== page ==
Saturday, August 07, 2004

Tidbits- Now More Bite-Sized Then Ever Before!

My Morning Jacket’s Bermuda is like…like dust-covered peaches or a porch swing lit by nothin’ but candles and moonlight. Exquisitely forlorn.

If I didn’t know better, I’d say it’s downright crass to be secretly rejoicing in the latest economic news- just 32,000 new jobs were added last month. We’re feeling so damn politically pragmatic these days that we wouldn’t mind wallowing in this so-called economic "soft patch" until November- anything to dampen the cannon fodder provided it doesn’t present too much undue hardship.

David Doucet’s Cajun Waltz from his album 1957 is like…the great pumpkin rising in Arcadia or beautiful girls and beautiful boys dancing on red clay and straw.

Sweetness and Light

I Can’t Go For That is like…the blue-eyed soul brother to Billy Jean…like somebody put slippers on the funk. We can now take Hall and Oates in very small doses.

Japanese Story, the commendably striving second film by Australian director Sue Brooks, never quite congeals and teeters perilously close to the downright silly. But, still, there was something there, just beneath the surface, wanting to rise above all the melodrama that bogs down the second half of the film and offer something special. Maybe it was Toni Colette’s performance, which seemed all together superior to the film surrounding her- it’s a performance that sets a standard Brooks never quite matches. The force of Colette’s performance, especially the feisty sensuality she exudes in the film’s first half, creates a disparity between her and everything else.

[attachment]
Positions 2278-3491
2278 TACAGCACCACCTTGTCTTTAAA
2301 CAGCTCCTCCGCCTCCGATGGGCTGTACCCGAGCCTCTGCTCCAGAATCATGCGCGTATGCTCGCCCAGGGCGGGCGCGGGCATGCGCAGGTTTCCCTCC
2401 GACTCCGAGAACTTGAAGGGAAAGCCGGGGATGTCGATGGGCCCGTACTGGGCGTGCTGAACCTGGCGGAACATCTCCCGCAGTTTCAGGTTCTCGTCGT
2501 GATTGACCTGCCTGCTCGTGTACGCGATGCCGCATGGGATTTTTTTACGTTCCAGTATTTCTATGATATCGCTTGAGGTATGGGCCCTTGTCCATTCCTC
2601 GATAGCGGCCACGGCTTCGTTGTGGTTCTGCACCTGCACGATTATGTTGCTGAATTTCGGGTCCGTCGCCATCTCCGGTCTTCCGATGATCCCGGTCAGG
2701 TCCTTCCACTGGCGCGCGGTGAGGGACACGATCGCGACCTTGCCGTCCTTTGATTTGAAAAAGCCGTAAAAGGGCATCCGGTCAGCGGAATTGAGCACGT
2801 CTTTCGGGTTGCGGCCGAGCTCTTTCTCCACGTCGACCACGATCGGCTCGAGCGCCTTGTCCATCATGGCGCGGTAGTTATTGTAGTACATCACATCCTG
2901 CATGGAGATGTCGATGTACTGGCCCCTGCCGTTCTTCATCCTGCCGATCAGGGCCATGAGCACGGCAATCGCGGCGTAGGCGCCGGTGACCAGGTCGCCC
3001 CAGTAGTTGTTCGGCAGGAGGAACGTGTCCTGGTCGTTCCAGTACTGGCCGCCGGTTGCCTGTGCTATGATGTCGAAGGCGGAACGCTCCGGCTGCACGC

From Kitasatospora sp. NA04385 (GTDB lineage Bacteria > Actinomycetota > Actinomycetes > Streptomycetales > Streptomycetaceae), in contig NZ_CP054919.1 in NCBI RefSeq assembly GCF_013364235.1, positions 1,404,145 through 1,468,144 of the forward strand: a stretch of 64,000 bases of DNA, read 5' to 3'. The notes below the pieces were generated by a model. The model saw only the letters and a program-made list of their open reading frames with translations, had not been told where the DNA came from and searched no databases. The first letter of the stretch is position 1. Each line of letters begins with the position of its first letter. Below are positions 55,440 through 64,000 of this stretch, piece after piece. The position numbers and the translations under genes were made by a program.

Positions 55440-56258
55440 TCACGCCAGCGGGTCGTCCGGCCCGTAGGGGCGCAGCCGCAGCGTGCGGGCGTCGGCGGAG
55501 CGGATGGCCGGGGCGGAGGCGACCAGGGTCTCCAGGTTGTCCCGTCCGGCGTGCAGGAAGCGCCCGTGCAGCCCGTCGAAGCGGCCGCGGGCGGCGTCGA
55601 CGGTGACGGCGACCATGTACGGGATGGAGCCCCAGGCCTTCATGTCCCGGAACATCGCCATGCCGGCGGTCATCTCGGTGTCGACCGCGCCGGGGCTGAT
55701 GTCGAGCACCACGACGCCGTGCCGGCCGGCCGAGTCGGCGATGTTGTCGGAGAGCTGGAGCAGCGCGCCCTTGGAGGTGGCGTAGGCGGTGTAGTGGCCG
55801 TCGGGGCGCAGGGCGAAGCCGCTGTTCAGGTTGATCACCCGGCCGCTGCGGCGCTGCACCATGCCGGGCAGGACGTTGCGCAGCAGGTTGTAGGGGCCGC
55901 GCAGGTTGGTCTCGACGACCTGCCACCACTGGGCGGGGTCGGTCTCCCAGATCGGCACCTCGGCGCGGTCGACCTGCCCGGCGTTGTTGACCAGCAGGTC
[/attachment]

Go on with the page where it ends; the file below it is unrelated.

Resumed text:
The film’s second half is one long dirge that aims for grace through a minimum of speaking, the ritual motions of grieving and a heavy lacquer of mournful musical accompaniment. It’s almost something special but it’s always crumbling along the edges, interrupted with blunt melodramatic pieties that destroy the elegiac mood. The pleasures of this film, however, ultimately resides in Toni Colette’s performance.

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